Will the newest push, so-called “blockchain gold,” make digital gold payments more popular?
Back in the days when we had metallic monetary standards, people often used gold & silver coins for payments. Not these days. Many people still like to hold precious metals. But few use them to make payments or transfers.
Since the rise of the internet in the 1990s, however, entrepreneurs have tried to re-boot gold as a payments option, albeit in digital form. The most recent reincarnation? Blockchain gold payments systems.
Blockchain gold emerges from the same tradition as Bitcoin. Bitcoin records ownership of bitcoin tokens by using a decentralized database, or blockchain. Bitcoin hasn’t succeeded in becoming a popular way to make payments, primarily because the price of bitcoin tokens is notoriously volatile. But blockchains can also be used to record claims on more stable things, like U.S. dollars, yen, euros, or gold. These stable-value blockchain tokens are known as stablecoins.
Stablecoins have proliferated over the last four or five years, the most popular being Tether, which is pegged to the U.S. dollar. Digix and Pax Gold are two of the more popular gold stablecoins.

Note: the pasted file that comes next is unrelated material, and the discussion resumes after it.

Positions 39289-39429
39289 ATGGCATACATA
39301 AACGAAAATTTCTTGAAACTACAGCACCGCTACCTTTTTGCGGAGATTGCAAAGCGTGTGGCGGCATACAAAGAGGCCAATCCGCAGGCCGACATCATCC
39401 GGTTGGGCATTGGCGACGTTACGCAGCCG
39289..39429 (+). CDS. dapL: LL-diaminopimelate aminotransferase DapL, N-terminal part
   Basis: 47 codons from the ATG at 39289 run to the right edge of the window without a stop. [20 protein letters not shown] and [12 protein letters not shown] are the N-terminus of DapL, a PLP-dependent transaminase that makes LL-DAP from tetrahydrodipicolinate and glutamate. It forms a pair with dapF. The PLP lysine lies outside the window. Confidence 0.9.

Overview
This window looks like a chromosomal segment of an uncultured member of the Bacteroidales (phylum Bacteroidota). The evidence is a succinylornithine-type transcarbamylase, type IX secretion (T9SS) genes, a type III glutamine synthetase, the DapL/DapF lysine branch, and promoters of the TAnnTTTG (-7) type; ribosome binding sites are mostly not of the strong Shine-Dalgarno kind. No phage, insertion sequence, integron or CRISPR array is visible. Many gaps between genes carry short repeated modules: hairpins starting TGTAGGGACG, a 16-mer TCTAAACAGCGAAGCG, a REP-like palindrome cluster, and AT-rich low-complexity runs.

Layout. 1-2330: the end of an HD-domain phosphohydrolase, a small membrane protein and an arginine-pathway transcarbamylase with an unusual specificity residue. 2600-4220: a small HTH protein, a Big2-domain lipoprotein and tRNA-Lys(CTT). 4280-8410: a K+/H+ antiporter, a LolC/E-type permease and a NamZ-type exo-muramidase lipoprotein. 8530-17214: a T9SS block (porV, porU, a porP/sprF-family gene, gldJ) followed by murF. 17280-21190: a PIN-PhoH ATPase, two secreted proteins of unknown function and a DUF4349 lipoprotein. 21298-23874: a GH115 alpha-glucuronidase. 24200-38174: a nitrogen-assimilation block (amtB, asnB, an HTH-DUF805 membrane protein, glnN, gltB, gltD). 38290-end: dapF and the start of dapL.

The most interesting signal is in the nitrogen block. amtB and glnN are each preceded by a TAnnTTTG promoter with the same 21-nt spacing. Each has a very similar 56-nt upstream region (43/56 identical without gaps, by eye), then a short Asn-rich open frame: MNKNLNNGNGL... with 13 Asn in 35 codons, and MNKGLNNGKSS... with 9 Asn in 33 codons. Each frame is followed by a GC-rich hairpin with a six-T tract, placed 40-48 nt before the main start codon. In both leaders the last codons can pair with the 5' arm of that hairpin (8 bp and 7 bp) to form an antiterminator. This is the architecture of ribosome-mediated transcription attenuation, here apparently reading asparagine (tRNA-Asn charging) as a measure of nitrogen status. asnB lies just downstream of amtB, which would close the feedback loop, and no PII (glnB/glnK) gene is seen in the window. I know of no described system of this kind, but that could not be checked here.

In this post I’ll explore a bit of the history surrounding digital gold payments systems. Will the new blockchain-based versions make gold payments popular again?
E-gold: First digital gold network
The history of digital gold currency starts long before the blockchain era. In 1996, Douglas Jackson founded a metal-based payments network called e-gold. E-gold custodied gold in vaults in London, Florida, and elsewhere on behalf of its clients. It allowed users to exchange gold-denominated digital claims among each other. Merchants could integrate e-gold as a payments option. A raft of competing gold payments networks soon emerged including James Turk’s GoldMoney, eBullion, and Pecunix.
According to the now defunct Global Digital Currency Association (GDCA), by 2006 the amount of gold payments that these platforms were processing amounted to around $10 billion. That’s not bad, although it significantly lagged PayPal which was processing around $37.8 billion in payments in 2006.
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